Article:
Comparing Price Reductions for Gas and for Solar

Craig Morris just posted an interesting article comparing the price reductions for gas in the United States and the CO2 reductions from deployment of renewable in Germany.

I agree with his conclusions that cheap fracking gas on the American market is bad news for the climate, even if it does get down CO2 emissions in the United States in the short term somewhat.

But I would like to focus on a different aspect.

With renewable, all the price reductions achieved by German rate payers shouldering the burden of deploying big numbers of solar panels and wind turbines immediately benefit all markets world wide.

That is the greatest CO2 reduction effect from the German energy transition. It makes it possible to displace coal with solar in China. And that’s where it counts most.

In contrast, cheap gas in the United States does not mean cheap gas everywhere else. The costs of transporting gas are so high that right now in Europe gas is much more expensive than coal. And coal gets cheaper in Europe, since coal displaced in the United States market by cheap gas gets shipped to Europe.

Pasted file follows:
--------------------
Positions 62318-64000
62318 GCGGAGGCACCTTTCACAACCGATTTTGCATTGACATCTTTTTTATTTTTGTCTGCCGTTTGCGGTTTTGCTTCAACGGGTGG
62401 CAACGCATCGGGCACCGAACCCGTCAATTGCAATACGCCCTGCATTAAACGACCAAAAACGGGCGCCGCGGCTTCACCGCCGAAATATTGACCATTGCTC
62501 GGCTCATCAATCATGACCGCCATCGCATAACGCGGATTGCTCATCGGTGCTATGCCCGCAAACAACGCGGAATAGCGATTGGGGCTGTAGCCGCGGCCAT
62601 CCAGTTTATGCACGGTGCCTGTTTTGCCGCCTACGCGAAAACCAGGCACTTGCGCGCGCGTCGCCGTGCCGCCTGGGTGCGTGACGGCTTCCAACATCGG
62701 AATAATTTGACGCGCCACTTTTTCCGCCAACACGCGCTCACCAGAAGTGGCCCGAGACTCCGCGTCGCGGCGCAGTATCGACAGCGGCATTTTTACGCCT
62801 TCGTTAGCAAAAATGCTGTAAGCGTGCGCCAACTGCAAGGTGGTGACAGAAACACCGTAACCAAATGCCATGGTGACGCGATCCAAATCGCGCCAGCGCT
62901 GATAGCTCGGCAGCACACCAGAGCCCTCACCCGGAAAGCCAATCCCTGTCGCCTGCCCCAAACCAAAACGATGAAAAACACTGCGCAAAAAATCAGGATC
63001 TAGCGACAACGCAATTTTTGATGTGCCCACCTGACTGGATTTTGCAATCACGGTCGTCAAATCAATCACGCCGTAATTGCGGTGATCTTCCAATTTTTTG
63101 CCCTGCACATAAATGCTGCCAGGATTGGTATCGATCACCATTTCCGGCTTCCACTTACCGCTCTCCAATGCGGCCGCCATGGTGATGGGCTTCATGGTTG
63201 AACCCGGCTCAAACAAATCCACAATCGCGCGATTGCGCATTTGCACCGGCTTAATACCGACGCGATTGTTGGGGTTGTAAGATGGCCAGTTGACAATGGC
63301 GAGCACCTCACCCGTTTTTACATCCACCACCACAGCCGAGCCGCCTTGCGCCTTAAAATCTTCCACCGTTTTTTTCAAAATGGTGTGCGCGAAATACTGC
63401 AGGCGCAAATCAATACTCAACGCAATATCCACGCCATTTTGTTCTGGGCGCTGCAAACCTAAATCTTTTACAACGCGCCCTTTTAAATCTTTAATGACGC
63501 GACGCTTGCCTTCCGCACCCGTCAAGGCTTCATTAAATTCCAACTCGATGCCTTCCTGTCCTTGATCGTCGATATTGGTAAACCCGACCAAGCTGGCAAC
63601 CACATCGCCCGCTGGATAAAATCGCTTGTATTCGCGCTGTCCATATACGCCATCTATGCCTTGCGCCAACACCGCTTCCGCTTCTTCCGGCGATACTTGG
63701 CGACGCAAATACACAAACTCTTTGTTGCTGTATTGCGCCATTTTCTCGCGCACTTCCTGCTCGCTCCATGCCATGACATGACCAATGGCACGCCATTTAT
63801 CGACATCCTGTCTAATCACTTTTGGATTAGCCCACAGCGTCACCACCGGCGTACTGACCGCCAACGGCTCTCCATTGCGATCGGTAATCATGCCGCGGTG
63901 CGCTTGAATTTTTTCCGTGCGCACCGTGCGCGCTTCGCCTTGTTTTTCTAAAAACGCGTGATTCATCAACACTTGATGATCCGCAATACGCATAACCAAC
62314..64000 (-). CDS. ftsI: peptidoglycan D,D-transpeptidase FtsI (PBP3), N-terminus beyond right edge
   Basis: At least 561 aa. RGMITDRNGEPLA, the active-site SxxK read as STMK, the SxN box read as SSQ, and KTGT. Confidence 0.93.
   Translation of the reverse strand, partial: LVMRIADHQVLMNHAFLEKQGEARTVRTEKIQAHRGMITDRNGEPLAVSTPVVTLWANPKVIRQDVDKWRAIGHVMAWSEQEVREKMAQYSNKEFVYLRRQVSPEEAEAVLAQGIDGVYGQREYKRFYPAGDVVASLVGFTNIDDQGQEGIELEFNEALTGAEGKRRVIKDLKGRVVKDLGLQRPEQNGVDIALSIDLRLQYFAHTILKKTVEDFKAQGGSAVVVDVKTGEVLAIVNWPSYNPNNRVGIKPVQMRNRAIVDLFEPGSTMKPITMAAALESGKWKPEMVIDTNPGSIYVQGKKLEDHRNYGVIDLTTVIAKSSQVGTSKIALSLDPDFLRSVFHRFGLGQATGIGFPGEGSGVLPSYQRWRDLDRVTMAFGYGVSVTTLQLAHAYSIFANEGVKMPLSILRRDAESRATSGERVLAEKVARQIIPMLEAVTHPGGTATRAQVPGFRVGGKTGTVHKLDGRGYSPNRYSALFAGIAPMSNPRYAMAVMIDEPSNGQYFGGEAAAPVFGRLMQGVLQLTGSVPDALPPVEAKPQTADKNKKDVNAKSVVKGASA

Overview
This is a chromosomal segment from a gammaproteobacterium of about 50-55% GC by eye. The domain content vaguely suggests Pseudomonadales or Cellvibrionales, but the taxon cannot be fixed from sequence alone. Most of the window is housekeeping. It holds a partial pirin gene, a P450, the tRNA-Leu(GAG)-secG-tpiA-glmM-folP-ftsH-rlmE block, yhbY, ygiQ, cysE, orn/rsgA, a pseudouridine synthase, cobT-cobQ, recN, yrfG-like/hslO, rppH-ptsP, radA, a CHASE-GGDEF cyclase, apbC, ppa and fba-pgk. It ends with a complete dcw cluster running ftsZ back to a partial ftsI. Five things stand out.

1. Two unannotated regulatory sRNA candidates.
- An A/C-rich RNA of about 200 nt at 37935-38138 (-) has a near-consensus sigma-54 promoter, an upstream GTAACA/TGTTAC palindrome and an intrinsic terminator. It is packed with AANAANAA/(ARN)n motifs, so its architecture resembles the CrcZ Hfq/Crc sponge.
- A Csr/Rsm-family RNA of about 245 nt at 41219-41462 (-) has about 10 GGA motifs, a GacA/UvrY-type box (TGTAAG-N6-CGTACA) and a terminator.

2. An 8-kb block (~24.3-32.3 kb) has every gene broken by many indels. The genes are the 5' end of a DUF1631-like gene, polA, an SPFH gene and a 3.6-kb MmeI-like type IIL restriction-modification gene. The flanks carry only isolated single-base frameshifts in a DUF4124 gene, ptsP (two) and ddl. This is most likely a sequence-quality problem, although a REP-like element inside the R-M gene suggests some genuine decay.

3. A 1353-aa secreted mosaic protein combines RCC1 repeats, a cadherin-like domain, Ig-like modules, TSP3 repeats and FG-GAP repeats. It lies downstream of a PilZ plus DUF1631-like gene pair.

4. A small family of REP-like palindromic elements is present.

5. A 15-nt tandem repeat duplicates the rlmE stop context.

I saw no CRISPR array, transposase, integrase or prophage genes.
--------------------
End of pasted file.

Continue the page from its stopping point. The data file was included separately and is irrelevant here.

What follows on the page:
Anyway, price reductions for gas are useless and harmful for the climate. Fossil fuel of any flavor needs to stay in the ground. To make that happen, it needs to get more expensive, like oil fortunately is.

Reducing the price of solar radically is great news for the climate. Reducing the price of gas in contrast only makes things worse.

There is not much hope for getting a carbon tax enacted in the United States in the first place. But obviously adding some marginal cost with a carbon tax won’t help if the price for the fuel is way down in the first place. And having no carbon tax is no big problem if fossil fuel prices go way up, like they would under my simple solution for global warming.

Published by kflenz

Professor at Aoyama Gakuin University, Tokyo. Author of Lenz Blog (since 2003,

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